Incidental Love Poem
I step in the water sloughed off your body onto the bathroom floor.
I sleep in your stains, wake in your border, eat your leftovers, sweep
up your dead skin cells. Your sauces sit in my refrigerator like organs
in their transparent, breakable containers. When you are here I hear
you cough, stroke your skin as if to keep it taut. We swap colorless,
odorless gases and saliva. Our eyes bob in our magnetic faces. When
you are elsewhere, I curl like an old photograph trying to raise its dead.
I swim in three lakes simultaneously. I part my hair down the middle
of my head through the mirror where you untie your face, the sutures
undetectable. I think of your body as a plank and a screen, of your soul
as a cloud of grasshoppers. My tongue absorbs the salt in your skin,
swallows oceans, the giant gyratory seagulls scanning my face, the sun
holding my tender pink core together as you do. I finger through your
pages, listen to the symbols grind their teeth. Your things congregate in
small heaps. They take on significance, crystallize, and I am deep into
the damp cavern of idolatry. I put on your shirt, spread peanut butter
on toast. In my dreams I fondle your blue glacier, pull hummingbirds
from your chest, feel quenched. I admire how your mouth never looks
like a dam blasted with carp, how it evaporates in the skeletal light
of the hallway. Our gravity is horizontal, palpable as heavy whipping
cream. I decorate absence. I pull one of your hairs from my mouth.
This selection comes from Dawn Lonsinger’s book Whelm, available from Lost Horse Press. Purchase your copy here!
In addition to Whelm, Dawn Lonsinger is the author of two chapbooks: the linoleum crop (Jeanne Duval Editions; chosen by Thomas Lux as the winner of the 2007 Terminus Magazine Chapbook Contest), and The Nested Object (Dancing Girl Press). You can see the books and other things on her website: www.dawnlonsinger.com. Her poems have recently appeared in The American Poetry Review, The Colorado Review, Subtropics, Crazyhorse, Guernica, Third Coast, Poetry East, and elsewhere. Lyric essays are out in recent issues of Black Warrior Review and Western Humanities Review. Dawn is the recipient of the Corson Bishop Prize, Smartish Pace’s Beullah Rose Prize, a Bucknell Seminar for Younger Poets Fellowship, and a Fulbright Fellowship. More recently she won the Scowcroft Prize (chosen by Lidia Yuknavitch), an Academy of American Poets Prize (chosen by Heather McHugh), three Utah Arts Council Writing Awards, the Utah Writers’ Contest in prose (chosen by Susan Steinberg) and poetry (chosen by Wayne Koestenbaum), runner up for the Poetry Society of America’s Emily Dickinson Award (chosen by H.L. Hix), runner up for The Bat City Review Art & Writing Collaboration Prize (chosen by Tomaž Šalamun), and was awarded four Dorothy Sargent Rosenberg Prizes. She was also selected by Claudia Emerson for Best New Poets 2010. Dawn did her undergraduate studies at Bucknell University, majoring in English and photography.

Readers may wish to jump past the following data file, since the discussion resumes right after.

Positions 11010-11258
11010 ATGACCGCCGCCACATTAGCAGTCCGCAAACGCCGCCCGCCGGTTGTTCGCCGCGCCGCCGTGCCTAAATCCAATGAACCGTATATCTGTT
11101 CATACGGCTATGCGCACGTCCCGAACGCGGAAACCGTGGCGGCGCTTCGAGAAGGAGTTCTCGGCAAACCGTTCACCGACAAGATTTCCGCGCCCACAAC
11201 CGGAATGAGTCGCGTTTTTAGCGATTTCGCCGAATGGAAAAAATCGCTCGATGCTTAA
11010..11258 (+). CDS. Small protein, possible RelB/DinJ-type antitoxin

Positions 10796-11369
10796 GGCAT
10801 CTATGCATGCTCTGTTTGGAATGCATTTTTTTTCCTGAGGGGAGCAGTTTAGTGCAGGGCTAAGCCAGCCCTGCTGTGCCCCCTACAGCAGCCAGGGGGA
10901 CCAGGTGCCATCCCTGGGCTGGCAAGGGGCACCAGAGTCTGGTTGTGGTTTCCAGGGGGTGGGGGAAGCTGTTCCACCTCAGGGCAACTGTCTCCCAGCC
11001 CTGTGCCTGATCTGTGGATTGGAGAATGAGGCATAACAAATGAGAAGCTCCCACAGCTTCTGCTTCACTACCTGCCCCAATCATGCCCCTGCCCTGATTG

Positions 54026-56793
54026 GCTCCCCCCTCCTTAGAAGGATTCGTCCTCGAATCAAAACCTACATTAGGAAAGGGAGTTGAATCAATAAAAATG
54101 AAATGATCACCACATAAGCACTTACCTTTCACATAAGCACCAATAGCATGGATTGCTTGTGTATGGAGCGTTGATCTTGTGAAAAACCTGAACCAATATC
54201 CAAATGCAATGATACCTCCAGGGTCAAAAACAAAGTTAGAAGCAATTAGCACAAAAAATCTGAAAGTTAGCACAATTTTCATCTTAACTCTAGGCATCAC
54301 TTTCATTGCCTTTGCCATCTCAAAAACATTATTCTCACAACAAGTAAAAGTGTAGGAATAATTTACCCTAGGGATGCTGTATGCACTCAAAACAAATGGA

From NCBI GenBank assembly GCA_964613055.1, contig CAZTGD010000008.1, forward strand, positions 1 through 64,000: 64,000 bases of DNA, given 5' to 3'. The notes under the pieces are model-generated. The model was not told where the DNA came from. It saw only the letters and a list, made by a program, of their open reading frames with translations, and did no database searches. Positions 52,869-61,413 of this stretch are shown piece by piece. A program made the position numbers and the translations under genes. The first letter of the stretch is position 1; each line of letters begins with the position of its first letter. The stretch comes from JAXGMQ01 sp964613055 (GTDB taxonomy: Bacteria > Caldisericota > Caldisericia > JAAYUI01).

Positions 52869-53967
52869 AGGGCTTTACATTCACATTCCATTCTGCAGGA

Marika von Zellen has a BA in English and Creative Writing from Cornell College (no, not the one in Ithaca). She’s had poetry and fiction published in Open Field, Temporary Infinity, The Grin City Monthly, and the anthology Rock & Roll Saved My Soul. As an Editorial Assistant for Sundress, she’s copy-edited the book Picture Dictionary (2014); as a freelance editor she copy-edited the photography book Face It (2013). In the summer of 2012, she attended the Grin City Collective Artist Residency in Iowa. Besides writing, she enjoys theoretical physics, playing piano, ghost-hunting, climbing trees, and drinking good Czech beer. She’s also a scholar of Lewis Carroll.
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